I’m truly impressed by colleagues who can effortlessly lead an engaging class discussion about a particular reading. I’m not that person. It’s a lot of work for me. While I find myself comfortable discussing concepts like conservation of momentum, acceleration, and projectile motion in class, I often feel out of my element when pulling together a strategy for discussing an outside reading for a book like Case for Mars (see earlier review). I really wanted to move beyond my current strategy of “summarize the 3 main ideas that grabbed you most”, which seems to inspire a pretty shallow read and makes me feel like that teacher in Ferris Beuller’s Day Off.
I thought I’d share something that seemed to work.
Engaging Ideas, by John Bean, has some great ideas for lesson design, including focusing on problems as an entry point. There’s a ton of literature out there on problem-based-learning, but something about Bean’s style (concrete and concise) seems to resonate with me and spur new ideas (almost as much as going on a run). When a friend first recommended this book, I initially thought it wouldn’t be helpful for a science teacher. Man, was I wrong.
The Case for Mars chapter we read focuses on strategies for getting to Mars and outlines contingencies provided by different plans. It’s fairly content rich, and I’d decided that I wanted to present the students with a mission mishap and ask them to analyze the options offered by each of the mission plans. After sharing my struggle to come up with a good problem with my teaching partners in crime, Sarah, our creative and talented TA, said, “Let them come up with the problem themselves and exchange it with another group.” Brilliant!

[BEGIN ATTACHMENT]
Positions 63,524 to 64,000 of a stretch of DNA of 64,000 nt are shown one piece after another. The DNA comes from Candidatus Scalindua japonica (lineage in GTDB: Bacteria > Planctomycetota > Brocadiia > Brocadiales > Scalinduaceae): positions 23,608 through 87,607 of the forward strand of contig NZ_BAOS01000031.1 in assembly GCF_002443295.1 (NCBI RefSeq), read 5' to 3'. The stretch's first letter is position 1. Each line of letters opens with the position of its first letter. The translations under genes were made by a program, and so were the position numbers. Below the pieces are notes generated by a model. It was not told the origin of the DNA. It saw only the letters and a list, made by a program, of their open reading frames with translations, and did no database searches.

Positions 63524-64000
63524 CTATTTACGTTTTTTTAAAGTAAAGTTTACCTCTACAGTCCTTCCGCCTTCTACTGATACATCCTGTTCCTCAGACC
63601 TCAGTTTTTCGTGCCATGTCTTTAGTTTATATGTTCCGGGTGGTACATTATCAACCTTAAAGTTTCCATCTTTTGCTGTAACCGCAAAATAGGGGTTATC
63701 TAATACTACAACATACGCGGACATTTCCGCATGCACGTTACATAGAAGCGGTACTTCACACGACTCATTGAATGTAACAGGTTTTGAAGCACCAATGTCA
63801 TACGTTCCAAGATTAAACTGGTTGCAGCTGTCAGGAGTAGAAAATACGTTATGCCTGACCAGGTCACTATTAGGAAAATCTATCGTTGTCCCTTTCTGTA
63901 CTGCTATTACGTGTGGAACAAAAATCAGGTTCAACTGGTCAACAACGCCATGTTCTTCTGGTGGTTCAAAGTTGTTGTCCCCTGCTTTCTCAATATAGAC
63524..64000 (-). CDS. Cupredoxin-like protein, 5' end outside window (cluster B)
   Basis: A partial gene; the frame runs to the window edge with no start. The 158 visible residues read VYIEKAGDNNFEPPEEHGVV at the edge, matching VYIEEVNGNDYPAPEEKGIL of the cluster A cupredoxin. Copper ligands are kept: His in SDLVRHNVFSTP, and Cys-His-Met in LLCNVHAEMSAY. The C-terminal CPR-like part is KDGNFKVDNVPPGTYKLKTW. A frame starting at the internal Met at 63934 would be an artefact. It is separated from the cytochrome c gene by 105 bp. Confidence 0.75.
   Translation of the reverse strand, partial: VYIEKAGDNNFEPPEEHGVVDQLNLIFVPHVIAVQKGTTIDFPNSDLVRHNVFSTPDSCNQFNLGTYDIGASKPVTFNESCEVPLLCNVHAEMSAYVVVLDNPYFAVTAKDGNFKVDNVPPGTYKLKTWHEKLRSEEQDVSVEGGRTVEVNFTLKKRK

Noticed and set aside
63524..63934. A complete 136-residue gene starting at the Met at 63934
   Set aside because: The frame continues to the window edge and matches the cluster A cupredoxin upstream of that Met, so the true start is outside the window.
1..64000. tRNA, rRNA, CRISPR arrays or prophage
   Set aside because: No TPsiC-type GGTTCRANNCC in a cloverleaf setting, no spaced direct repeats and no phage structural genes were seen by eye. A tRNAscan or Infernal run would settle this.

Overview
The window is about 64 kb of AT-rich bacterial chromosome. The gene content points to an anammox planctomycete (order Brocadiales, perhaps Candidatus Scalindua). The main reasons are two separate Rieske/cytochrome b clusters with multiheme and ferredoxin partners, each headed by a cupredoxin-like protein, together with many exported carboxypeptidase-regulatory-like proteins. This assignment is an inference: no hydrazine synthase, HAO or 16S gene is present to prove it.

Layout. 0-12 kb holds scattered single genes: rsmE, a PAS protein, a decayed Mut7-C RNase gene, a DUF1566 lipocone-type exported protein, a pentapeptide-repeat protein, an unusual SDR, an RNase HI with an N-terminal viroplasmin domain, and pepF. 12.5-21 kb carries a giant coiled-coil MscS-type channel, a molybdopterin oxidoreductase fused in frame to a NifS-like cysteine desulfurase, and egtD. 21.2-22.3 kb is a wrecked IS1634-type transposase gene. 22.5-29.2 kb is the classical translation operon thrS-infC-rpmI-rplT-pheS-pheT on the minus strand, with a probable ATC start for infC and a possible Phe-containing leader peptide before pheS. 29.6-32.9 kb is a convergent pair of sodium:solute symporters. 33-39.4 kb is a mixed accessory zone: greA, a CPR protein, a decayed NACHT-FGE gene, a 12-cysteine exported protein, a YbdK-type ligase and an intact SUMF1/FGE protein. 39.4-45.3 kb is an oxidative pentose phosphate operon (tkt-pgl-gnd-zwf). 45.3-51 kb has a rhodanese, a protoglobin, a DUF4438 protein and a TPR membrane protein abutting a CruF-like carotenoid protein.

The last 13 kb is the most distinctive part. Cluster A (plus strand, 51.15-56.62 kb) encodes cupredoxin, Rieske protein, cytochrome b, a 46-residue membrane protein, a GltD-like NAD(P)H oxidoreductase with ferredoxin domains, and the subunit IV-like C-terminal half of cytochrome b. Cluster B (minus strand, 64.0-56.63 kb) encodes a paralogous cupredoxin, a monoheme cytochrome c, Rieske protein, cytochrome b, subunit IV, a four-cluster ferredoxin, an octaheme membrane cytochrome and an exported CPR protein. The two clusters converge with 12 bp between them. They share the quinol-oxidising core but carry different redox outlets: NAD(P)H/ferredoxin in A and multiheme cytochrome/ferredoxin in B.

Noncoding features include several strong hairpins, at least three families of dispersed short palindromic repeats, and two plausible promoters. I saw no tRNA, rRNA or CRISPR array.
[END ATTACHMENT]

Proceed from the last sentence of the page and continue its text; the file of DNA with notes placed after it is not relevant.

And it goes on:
Here’s the scenario we presented to the students (zubrin-contigencies.pdf).
From my perspective a great deal of learning took place during the session, and the seemingly minor change of having the mishap designed by the students made a real difference. I don’t have a control group for comparison, so in the future I’d like to see what happens with the same assignment when I generate the problem. 10 bucks says it doesn’t go as well.
- Students were diagramming the different plans, flipping back through and rereading the book, and critically analyzing each of the options. I don’t think this happens as readily if I just say, “Read Chapter 4.”
- The portable whiteboards seemed to help students organize and efficiently present their ideas. You can make these on-the-cheap from materials at Lowe’s or Home Depot (see below). They’ve been willing to cut these to size in the store.
- Students were teaching one another. I asked a lot of questions. I know I’m supposed to do that anyway, but the context of the problem made it flow more easily.
- It set the stage for more accountability and a different (and better) approach to future readings.
- They did a great job critically analyzing each of the plans and were able to concisely share their thought processes and conclusions at the end of class.
- Tech required – whiteboards, books, caffeine.
- Their mishaps were much better than mine would have been.
- I had fun.
Cut this into pieces and you have pretty cheap, portable whiteboards.
Thanks for the great lesson idea, Sarah!